Analyzing the Purpose of Starbucks Training

Starbucks training and values

Dan Pontefract gave a good rundown of the recent continent-wide racial-bias training that Starbucks developed and delivered in record time. Starbucks reacted in an exemplary manner, but has the training achieved the goal?

Unless we tacitly agree that the actual goal of Starbucks was to stomp out the public-relations wildfire, their expensive exercise has not changed anything. Not exactly a knee-jerk reaction – but far from being effective in resolving the actual problem.

Here’s what I would consider – if Starbucks want to live up to their image of the “third place”.

Update your mission statement.

Your mission statement is more important than you may think. This is your overall Goal, your Purpose. It drives your staff, so it better be clear to them. I would leave the second, the “neighborhood” part of the Starbucks current mission statement – but would definitely clarify the first half in such a way that it becomes meaningful to their staff AND customers.

Align regional and individual store KPIs with the new mission.

How would you measure your progress otherwise? So far, there’s nothing better than revenue and cost of sales. No wonder that the only available “indicator” of the recent nation-wide training effectiveness was the estimated cost of lost sales. How do you know if the situation has improved?

And Starbucks NEED to monitor the situation now because many scientists openly state that Mandatory Implicit Bias Training Is a Bad Idea. Even the founding fathers of the approach, psychologists Anthony Greenwald and Brian Nosek are very skeptical because there is no scientific evidence that these programs work and make a lasting positive impact on behaviors. Indeed, the impact of such a ready-made, one-size-fits-all training may be harmful. It is more complicated than SJWs would like to admit.

Even if we assume that the training has some positive impact, it is far from what Starbucks needs in the longer run.

If you train your child saying “Hi” to your neighbor, it will not automatically make him gentle with his sister and respectful with Grandma. Instilling behaviors that deny racial differences will not correct other problems like sexism, ageism – basically all “-isms” – that will inevitably manifest themselves and cause further problems to Starbucks, now that the company is in the spotlight.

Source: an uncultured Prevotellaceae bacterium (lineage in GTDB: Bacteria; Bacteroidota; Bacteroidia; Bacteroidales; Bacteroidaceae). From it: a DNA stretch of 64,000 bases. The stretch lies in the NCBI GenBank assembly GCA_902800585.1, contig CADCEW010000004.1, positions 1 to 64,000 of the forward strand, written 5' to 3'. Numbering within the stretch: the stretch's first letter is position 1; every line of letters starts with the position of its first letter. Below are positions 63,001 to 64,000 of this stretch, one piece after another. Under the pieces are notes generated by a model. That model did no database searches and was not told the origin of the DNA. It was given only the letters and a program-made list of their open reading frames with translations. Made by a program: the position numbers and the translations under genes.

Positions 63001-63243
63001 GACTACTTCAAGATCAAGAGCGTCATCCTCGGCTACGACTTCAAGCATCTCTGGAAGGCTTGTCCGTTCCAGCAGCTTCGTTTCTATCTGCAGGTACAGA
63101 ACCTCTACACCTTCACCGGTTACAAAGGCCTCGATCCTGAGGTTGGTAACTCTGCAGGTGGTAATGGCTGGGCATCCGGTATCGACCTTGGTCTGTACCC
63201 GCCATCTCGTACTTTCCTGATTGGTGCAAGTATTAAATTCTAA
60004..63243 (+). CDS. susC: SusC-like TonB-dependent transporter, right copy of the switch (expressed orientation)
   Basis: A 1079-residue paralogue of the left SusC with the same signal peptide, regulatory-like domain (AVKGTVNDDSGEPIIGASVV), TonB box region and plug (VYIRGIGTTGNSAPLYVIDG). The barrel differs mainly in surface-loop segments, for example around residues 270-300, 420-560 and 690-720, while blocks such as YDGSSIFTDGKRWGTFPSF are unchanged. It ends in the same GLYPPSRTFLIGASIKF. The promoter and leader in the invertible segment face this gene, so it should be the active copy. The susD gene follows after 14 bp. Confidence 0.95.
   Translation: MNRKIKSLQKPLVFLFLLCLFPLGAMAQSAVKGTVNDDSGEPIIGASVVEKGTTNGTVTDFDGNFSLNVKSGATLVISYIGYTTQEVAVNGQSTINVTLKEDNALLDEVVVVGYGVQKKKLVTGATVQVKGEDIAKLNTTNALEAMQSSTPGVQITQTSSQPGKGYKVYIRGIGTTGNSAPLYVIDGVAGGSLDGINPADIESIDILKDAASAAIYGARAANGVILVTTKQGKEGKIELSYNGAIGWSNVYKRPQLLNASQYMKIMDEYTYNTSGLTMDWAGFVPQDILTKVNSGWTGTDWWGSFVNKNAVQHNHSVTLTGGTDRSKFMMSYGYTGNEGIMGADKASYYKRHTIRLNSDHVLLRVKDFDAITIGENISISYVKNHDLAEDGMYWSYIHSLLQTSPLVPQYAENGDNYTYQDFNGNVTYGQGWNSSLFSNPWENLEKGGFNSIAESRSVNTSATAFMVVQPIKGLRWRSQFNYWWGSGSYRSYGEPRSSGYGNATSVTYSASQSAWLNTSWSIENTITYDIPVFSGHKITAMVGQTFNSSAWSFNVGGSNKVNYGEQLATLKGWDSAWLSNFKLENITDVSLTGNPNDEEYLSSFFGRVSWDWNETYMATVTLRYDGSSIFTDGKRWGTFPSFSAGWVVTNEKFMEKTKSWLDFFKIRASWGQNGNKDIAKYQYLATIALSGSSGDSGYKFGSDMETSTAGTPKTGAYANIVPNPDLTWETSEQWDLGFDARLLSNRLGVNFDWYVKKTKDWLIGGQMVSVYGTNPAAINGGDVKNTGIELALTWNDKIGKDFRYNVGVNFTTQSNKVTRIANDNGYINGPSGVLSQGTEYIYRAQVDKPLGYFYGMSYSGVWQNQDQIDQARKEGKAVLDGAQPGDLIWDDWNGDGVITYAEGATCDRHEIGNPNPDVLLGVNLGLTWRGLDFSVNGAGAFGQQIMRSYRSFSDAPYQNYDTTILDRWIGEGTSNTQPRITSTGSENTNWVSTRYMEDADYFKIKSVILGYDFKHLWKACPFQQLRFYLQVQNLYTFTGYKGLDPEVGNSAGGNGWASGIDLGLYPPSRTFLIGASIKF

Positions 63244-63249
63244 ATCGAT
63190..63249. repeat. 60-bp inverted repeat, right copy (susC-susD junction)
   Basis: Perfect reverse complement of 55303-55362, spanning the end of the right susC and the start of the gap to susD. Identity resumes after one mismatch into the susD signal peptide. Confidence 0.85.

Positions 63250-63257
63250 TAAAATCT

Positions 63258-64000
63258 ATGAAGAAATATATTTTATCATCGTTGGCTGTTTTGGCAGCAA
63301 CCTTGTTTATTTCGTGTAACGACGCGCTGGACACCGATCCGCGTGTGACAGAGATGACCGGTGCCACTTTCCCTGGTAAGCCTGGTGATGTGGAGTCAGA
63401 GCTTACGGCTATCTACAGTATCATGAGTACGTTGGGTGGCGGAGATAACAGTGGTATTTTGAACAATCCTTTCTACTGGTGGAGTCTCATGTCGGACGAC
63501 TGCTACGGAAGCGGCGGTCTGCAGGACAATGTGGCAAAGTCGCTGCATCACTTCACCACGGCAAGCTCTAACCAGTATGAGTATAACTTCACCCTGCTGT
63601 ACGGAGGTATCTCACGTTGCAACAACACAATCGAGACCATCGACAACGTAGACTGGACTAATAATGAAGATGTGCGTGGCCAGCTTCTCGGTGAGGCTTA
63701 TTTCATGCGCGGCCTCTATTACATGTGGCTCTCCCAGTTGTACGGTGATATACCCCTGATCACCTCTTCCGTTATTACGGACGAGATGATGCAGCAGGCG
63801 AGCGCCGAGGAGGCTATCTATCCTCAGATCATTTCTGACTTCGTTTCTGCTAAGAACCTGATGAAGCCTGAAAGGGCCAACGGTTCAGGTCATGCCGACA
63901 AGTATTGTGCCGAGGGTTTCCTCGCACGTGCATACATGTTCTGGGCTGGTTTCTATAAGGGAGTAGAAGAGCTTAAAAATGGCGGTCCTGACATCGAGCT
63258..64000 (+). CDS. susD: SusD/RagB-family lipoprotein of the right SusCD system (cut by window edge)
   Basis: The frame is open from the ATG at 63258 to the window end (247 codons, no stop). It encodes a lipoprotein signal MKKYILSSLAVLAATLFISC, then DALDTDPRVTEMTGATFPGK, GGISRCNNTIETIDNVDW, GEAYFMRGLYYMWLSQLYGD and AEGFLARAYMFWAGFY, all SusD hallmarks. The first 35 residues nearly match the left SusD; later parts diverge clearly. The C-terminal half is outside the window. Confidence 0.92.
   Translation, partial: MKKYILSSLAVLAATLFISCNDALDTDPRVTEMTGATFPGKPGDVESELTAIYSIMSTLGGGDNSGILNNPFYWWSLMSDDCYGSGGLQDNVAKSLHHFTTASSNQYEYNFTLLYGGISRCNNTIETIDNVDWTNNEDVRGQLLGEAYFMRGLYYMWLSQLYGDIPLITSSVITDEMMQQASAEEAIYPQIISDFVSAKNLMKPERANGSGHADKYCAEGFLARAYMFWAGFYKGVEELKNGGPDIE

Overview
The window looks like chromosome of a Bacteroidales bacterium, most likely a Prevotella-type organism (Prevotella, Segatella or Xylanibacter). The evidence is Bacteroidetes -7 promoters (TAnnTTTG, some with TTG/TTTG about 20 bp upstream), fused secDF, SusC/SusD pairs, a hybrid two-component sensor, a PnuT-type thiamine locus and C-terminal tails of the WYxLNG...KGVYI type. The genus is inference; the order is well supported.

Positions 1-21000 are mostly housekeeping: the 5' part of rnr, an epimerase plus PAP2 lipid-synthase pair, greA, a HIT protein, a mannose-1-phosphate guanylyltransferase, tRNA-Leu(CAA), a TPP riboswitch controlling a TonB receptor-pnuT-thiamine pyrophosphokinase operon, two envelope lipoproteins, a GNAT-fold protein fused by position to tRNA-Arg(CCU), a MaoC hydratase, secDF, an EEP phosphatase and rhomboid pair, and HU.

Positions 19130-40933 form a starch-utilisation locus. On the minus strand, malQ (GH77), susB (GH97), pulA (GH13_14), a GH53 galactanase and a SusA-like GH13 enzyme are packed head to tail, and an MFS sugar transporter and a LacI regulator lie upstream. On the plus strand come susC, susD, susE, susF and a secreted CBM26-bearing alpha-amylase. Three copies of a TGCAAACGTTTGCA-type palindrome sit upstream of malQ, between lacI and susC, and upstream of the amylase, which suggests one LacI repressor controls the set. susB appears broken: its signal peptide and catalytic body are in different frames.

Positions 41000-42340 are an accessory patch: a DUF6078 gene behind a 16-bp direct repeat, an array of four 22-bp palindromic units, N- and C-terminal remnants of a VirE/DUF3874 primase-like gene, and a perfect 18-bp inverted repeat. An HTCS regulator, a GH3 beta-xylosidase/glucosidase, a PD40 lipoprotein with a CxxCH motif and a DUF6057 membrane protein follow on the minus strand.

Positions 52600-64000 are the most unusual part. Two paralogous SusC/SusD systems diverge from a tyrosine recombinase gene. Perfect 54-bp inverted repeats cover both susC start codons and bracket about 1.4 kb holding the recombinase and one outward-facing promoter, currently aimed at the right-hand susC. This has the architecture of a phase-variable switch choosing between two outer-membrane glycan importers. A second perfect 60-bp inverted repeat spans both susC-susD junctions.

What will work then?

Whether we like that or not, our unconscious biases are the core of our survival mechanisms that so far helped us survive as a species. They are in our genes. Being earthly creatures, we will not eliminate them because they help us process the incoming information through patterns etc. In fact, you are using your unconscious biases while reading and understanding this text.

We may be able to bypass or at least tone down some of our biases naturally. For Starbucks, that will mean creating the right environment within the shop teams. These teams must be aligned (a) internally and (b) with their immediate neighbourhood (where most of the customers coming from). Internal alignment and the appropriate cultural, gender, racial, age mix will decrease the subconscious, or implicit, reaction to all ‘outgroups’ as psychologists call them – i.e. people who are “not like us” – as we gradually adapt to our immediate work environment.

It is a long and tedious process. It needs to be initiated by the corporate leaders as it starts with a clear company mission.

Advanced Project Management Secret: Shared Values

Values PM 2.0


Requirements can make or break your projects. Depending on your personal level of PM maturity, you will make sure that you have clarified them on one, two, or three levels. Here’s what can further improve your chances to deliver the project successfully: shared values of the team.

The secret is in the proper composition of your team. Assembling the right team is highlighted in a recent McKinsey report as one of the key practices that define the “art” of project leadership.

Granted, you will not always have the luxury to hand pick the team members. In the worst case, you are parachuted into a failing project and have to make do with what you have. Even in this worst-case scenario, what I suggest here will help – if you take personal values of your team members into consideration.

In short, personal values are needs, and they refer to desirable goals that motivate action. Thus above all, you need to make sure that at least your core team members’ values are aligned with the Goal of the project.

Continue reading “Advanced Project Management Secret: Shared Values”

Elon Musk Q7

Elon Musk Q7

A few months ago, I answered this question on Quora: “How can Elon Musk put in 80-100 hours a week and still have a social life or time for exercise, etc.?” My answer collected an incredible number of views and upvotes – a good indicator that this is (A) a hot topic and (B) my answer makes sense to many.

The answer I have for you today may be even more interesting. In part, this is your answer!

Here’s the scoop. (TL,DR version: go to Elon Musk Q7 questionnaire).

Personal efficiency, effectiveness, success – have been my favorite subjects and areas of research for quite some time. A few years ago, when I launched the Collectiver site and online tool, the objective was to find out why some teams are more efficient than others. According to my research and observations as a performance expert, the best-performing teams have significant internal alignment. That alignment I measure by the basic values’ congruence of the team members. Continue reading “Elon Musk Q7”